Telephone: 0303 123 1113

Yours sincerely

Information Rights Team

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27 responses to “Post Office refuses to say how much Grabiner and Neuberger cost”

  1. Oliver Harrison avatar
    Oliver Harrison

    Ironically, Lord Neuberger is the Chair of the High-Level Panel of Legal Experts on Media Freedom.

  2. Interesting to see the tact and arrogance of the real establishment, those special people who use their powerful names and influence to actually run and control the Law of the land.

  3. Why did no one pointed out to Grabiner if the request to recuse the judge would have resulted in the action being lost and the Sub Postmasters and Mistresses being denied justice?

  4. Grabiner, what a thoroughly horrible man. Unhelpful with an inflated sense of self importance. It made me cringe listening to Sir Wyn thank him at the end.

  5. I assume that the Post Office’s legal advice on this occasion was provided by Mr Jarnail Singh.

  6. Grabiner was clearly irritated at being inconvenienced yesterday afternoon.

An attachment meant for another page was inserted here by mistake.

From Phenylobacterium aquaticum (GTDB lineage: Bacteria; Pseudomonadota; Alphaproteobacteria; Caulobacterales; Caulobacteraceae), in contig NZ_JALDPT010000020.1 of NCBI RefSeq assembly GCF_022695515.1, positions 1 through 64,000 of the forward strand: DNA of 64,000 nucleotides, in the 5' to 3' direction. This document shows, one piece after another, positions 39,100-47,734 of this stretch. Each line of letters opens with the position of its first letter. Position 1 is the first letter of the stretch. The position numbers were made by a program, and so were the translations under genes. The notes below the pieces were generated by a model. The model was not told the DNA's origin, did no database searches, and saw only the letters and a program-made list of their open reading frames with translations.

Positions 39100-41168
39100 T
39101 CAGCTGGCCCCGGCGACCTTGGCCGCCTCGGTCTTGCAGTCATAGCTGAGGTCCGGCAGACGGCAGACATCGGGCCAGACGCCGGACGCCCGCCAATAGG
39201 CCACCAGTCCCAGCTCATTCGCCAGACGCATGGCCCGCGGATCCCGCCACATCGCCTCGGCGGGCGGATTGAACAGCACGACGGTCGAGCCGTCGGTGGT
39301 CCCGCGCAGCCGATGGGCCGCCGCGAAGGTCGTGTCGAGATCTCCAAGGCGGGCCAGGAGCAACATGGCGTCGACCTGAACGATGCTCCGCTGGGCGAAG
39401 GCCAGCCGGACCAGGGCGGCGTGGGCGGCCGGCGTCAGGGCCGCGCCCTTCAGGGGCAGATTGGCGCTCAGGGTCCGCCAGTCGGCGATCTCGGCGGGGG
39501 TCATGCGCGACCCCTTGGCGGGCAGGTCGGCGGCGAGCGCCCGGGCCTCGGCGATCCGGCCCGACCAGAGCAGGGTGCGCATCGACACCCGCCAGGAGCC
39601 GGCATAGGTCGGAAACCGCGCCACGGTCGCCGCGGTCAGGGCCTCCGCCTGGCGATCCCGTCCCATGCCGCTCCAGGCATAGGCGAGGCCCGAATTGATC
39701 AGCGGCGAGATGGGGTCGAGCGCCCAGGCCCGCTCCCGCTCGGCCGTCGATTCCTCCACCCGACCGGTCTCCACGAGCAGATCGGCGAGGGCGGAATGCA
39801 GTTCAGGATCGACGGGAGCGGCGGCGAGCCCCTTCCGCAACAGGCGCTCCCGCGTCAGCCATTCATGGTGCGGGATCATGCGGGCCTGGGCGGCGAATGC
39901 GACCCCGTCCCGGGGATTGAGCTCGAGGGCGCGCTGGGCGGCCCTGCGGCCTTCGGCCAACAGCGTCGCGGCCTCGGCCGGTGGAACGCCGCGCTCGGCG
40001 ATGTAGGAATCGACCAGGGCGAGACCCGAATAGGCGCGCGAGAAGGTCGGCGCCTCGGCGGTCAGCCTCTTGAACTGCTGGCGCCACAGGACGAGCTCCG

Perhaps he should have been reminded that many innocent people had their lives ruined.

  7. Philip Wardle avatar

    Another translation: “little people have no right under the FOIA to know how much of their money is being spent to sustain the imbalance of power between them and big business / government”.

  8. Peter Harland avatar

    Well it looks like the “ hand of Chairperson Alice” is still at play. “ Tell the legal experts the problem and the answer you want and they will deliver” and their invoices!!

    Nick can you comment update us on how the Postmasters are going with getting full financial compensation? Thanks

  9. Just as the Post Office is no longer fit for purpose, the loop holes that allow public bodies to withhold information about how public money has been spaffed away by faceless bureaucrats proves that the FOIA is not fit for purpose either.

    The delay in replying and the response coming just seconds after evidence had been given to the inquiry is just taking the proverbial.

    The Post Office acts like the former communist state of Eastern Germany. But instead of bricks it has built a legalise wall to shield it from the world. About as transparent as the former Berlin Wall and with propaganda merchants who would not have been out of place working alongside the Stasi.

    Who is behind this latest attempt at hiding the truth about how the Post Office through money to fix a problem? Rod the builder? Can he fix it? Has he?

    The Post Office is deceptively slow at releasing information at the best of times.

    This is like watching a girder rust.

    1. Dr John Barbwr avatar
      Dr John Barbwr